Top Farmer Closing Commentary 1-27-20

CORN HIGHLIGHTS: Corn futures fell under selling pressure on Monday’s session as contracts were 2 to 6 cents lower. The front-month Mar contract was hardest hit, down 6-3/4 cents to 3.80-1/2, while May corn was down 6 cents to 3.86-3/4. The corn market, as well as the majority of markets, were under strong selling pressure throughout the session, as global markets went into a “risk-off” trade with fears of the spread of the coronavirus in China. Concerns regarding global growth due to this virus weighed heavily on stock markets, as well as energy markets today. Weakness in crude oil prices pushed front-month contracts to their lowest price levels since October and helped put selling pressure into the corn market. In addition, a weak close Friday weakened the technical picture, and the overall selling strength caused follow-through movement as prices posted a price gap lower into Sunday night’s open. The weakness in price does make the U.S. corn the most competitive price on the export market for global importers and should help support demand. Demand sales were stronger last week, this week started with the announced sale of 111,000 metric tonnes of 2020/21 corn to Japan. Weekly export sales released Monday morning were still disappointing at 26.3 million bushels inspected for export last week. This number needs to pick up its pace because we are currently running behind the levels needed to reach the USDA’s estimated export totals for the 2019/20 marketing year. This keeps selling pressure into the corn market, the prospects USDA make additional export demand adjustments in future reports, increasing overall carryout.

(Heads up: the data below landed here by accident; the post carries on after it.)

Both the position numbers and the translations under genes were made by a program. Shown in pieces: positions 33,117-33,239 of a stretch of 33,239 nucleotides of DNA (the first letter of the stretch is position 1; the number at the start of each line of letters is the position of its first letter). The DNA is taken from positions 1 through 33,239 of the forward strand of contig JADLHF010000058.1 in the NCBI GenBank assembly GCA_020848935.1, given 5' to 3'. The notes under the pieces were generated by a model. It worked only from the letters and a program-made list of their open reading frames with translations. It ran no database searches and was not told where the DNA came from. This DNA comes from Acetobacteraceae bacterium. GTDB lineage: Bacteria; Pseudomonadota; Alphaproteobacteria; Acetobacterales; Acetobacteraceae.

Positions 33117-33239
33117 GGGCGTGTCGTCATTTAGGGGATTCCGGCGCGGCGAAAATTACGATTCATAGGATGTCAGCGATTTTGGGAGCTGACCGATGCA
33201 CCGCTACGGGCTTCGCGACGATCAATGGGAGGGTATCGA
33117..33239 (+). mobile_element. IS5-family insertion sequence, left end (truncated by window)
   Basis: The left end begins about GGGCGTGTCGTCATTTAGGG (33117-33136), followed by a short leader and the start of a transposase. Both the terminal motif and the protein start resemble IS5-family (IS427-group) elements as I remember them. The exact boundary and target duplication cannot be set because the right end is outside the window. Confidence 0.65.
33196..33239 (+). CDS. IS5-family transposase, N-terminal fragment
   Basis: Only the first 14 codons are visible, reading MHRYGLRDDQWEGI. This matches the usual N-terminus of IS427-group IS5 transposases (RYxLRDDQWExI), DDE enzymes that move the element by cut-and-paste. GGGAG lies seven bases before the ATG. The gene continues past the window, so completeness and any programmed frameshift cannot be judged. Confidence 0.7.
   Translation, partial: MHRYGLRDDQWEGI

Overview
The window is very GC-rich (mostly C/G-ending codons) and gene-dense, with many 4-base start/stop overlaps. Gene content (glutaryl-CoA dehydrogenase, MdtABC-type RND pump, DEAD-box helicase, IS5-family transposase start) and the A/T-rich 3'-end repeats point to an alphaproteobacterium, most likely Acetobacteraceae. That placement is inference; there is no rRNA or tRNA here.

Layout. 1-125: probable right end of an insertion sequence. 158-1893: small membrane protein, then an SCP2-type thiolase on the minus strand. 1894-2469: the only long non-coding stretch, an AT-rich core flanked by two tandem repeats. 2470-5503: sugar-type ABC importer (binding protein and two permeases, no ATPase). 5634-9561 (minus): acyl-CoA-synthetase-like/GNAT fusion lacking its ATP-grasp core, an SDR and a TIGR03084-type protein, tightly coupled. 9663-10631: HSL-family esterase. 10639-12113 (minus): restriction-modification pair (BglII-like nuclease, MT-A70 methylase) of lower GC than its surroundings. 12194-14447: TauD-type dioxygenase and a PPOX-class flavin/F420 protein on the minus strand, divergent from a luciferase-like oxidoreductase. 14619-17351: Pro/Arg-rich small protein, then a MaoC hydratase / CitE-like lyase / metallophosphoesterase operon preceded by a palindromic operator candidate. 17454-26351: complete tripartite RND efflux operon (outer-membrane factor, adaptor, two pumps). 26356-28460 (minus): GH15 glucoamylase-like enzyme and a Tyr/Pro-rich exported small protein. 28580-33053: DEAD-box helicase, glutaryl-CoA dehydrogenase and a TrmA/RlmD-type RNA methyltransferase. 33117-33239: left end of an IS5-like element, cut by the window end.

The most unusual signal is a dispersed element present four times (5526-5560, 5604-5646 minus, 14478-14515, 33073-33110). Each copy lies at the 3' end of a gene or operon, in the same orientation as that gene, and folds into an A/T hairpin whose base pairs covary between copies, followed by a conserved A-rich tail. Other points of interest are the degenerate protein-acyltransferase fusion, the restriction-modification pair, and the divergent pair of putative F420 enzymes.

SOYBEAN HIGHLIGHTS: Soybean futures saw modest losses of 4 to 5 cents in Monday’s trade with the front-month Mar contract down 4-3/4 cents to 8.97-1/4, while May beans were down 4-3/4 cents to 9.11. Soybean futures challenged trendline support levels on follow-through selling off of last week’s technical weakness, but did firm towards the end of the trading session and finished around 8 to 9 cents off of intra-day lows. This was encouraging at least the current breakdown in price may be finding some support, but charts still are technically weak, and even at these price levels, the U.S. is struggling in competitiveness with Brazil for export business. Helping add to that difficult export picture has been the strength in the U.S. dollar vs the Brazilian real, which brings premium into South American beans over their U.S. counterparts. Managed money has been moving into a short position after holding relatively neutral the last handful of weeks, and money flow may push this market further. Weekly export inspection numbers did stay favorable at 38.2 million bushels for last week. This keeps current U.S. pace ahead of USDA projections for export movement, and with the prospects of China stepping into U.S. markets probably later in the year, could bring some upward revisions in further supply and demand reports and therefore supporting some longer-term price.